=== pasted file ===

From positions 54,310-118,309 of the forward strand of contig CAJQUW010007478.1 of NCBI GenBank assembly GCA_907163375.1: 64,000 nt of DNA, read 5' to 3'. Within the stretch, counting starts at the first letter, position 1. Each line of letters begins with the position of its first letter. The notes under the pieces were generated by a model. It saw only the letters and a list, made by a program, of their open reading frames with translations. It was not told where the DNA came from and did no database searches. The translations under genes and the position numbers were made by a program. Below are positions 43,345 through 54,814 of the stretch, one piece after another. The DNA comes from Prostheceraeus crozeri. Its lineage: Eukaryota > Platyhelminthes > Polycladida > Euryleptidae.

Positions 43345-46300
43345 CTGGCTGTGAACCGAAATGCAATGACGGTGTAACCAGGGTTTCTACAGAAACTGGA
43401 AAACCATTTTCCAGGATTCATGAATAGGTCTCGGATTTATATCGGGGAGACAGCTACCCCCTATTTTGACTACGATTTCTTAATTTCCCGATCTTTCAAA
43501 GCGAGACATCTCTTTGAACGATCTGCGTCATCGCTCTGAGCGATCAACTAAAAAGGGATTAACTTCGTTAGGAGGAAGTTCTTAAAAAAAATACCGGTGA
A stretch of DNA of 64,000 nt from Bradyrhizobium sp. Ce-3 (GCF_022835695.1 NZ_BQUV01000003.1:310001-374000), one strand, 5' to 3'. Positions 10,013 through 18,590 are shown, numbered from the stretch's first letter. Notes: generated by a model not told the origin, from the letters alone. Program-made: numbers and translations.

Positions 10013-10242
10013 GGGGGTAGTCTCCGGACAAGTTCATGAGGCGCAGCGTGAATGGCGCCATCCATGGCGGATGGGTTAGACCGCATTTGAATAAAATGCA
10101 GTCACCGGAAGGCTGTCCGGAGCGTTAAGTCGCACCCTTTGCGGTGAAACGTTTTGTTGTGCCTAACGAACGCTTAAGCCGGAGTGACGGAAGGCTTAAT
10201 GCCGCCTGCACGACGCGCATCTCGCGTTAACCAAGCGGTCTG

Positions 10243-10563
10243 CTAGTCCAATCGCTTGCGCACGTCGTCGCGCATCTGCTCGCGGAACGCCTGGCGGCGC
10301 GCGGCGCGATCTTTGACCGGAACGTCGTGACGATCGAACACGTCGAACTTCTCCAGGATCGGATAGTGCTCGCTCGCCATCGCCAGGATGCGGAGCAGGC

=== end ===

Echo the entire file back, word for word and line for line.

From positions 54,310-118,309 of the forward strand of contig CAJQUW010007478.1 of NCBI GenBank assembly GCA_907163375.1: 64,000 nt of DNA, read 5' to 3'. Within the stretch, counting starts at the first letter, position 1. Each line of letters begins with the position of its first letter. The notes under the pieces were generated by a model. It saw only the letters and a list, made by a program, of their open reading frames with translations. It was not told where the DNA came from and did no database searches. The translations under genes and the position numbers were made by a program. Below are positions 43,345 through 54,814 of the stretch, one piece after another. The DNA comes from Prostheceraeus crozeri. Its lineage: Eukaryota > Platyhelminthes > Polycladida > Euryleptidae.

Positions 43345-46300
43345 CTGGCTGTGAACCGAAATGCAATGACGGTGTAACCAGGGTTTCTACAGAAACTGGA
43401 AAACCATTTTCCAGGATTCATGAATAGGTCTCGGATTTATATCGGGGAGACAGCTACCCCCTATTTTGACTACGATTTCTTAATTTCCCGATCTTTCAAA
43501 GCGAGACATCTCTTTGAACGATCTGCGTCATCGCTCTGAGCGATCAACTAAAAAGGGATTAACTTCGTTAGGAGGAAGTTCTTAAAAAAAATACCGGTGA
A stretch of DNA of 64,000 nt from Bradyrhizobium sp. Ce-3 (GCF_022835695.1 NZ_BQUV01000003.1:310001-374000), one strand, 5' to 3'. Positions 10,013 through 18,590 are shown, numbered from the stretch's first letter. Notes: generated by a model not told the origin, from the letters alone. Program-made: numbers and translations.

Positions 10013-10242
10013 GGGGGTAGTCTCCGGACAAGTTCATGAGGCGCAGCGTGAATGGCGCCATCCATGGCGGATGGGTTAGACCGCATTTGAATAAAATGCA
10101 GTCACCGGAAGGCTGTCCGGAGCGTTAAGTCGCACCCTTTGCGGTGAAACGTTTTGTTGTGCCTAACGAACGCTTAAGCCGGAGTGACGGAAGGCTTAAT
10201 GCCGCCTGCACGACGCGCATCTCGCGTTAACCAAGCGGTCTG

Positions 10243-10563
10243 CTAGTCCAATCGCTTGCGCACGTCGTCGCGCATCTGCTCGCGGAACGCCTGGCGGCGC
10301 GCGGCGCGATCTTTGACCGGAACGTCGTGACGATCGAACACGTCGAACTTCTCCAGGATCGGATAGTGCTCGCTCGCCATCGCCAGGATGCGGAGCAGGC